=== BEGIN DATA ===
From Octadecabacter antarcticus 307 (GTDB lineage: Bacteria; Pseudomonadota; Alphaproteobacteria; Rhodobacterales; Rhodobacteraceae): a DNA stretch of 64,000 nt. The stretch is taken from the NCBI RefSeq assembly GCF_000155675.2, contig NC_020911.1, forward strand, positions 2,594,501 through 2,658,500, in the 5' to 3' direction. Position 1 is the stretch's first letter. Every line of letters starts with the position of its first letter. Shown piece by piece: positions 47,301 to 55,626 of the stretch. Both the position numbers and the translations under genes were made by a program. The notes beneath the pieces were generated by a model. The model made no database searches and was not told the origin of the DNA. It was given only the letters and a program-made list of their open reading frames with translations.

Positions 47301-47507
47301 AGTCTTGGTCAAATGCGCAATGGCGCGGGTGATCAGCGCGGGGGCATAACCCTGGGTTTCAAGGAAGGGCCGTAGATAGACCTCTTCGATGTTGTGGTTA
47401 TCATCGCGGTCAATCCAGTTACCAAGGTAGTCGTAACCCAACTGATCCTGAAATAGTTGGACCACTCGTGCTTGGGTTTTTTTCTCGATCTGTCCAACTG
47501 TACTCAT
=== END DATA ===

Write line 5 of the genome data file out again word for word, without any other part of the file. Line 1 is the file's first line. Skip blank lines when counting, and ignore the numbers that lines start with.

47501 TACTCAT